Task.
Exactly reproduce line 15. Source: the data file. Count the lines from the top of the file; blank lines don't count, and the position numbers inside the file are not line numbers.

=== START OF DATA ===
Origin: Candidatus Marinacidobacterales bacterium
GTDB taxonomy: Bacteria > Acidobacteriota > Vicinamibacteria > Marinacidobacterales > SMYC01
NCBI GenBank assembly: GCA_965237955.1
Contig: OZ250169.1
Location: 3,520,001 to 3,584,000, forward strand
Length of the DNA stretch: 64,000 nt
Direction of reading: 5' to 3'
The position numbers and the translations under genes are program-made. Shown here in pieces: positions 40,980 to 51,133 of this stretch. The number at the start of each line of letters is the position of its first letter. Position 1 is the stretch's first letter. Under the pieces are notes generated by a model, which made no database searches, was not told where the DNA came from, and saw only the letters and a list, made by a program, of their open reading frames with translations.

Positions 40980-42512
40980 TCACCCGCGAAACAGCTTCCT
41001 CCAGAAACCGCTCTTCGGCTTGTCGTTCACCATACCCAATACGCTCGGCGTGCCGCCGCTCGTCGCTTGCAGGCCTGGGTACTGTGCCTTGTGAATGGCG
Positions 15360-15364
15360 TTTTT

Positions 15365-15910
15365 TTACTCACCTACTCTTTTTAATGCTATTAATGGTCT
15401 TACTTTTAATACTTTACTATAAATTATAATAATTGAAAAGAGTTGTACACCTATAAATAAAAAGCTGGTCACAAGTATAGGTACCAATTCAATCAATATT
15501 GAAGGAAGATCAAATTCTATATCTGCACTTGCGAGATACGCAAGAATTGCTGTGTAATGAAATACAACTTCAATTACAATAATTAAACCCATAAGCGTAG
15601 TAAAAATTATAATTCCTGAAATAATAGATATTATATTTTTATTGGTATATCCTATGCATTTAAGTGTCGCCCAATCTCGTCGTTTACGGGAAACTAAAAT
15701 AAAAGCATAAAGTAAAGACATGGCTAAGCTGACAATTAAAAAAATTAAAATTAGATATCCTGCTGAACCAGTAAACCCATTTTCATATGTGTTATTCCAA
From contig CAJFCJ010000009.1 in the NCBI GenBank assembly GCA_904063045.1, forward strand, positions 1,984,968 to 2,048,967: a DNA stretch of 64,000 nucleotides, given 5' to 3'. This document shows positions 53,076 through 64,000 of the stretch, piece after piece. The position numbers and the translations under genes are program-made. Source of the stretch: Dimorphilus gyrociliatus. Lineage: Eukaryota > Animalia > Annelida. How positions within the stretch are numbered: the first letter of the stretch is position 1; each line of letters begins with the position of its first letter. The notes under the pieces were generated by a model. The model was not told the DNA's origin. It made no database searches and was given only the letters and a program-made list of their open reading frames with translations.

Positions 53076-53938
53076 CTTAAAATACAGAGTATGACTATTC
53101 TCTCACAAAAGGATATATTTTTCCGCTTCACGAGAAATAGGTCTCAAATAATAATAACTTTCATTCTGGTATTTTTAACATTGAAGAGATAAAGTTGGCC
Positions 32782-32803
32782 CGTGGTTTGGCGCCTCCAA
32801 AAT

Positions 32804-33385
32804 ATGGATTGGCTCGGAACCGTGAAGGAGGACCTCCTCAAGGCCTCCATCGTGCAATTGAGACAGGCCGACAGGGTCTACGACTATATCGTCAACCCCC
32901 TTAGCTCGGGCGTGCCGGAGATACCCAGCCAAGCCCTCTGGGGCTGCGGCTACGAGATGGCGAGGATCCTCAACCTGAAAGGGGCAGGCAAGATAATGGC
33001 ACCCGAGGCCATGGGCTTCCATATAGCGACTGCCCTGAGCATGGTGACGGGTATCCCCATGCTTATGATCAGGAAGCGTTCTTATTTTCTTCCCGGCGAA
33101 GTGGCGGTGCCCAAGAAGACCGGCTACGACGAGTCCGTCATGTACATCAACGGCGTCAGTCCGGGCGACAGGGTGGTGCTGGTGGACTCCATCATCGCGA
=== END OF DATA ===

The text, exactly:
15365 TTACTCACCTACTCTTTTTAATGCTATTAATGGTCT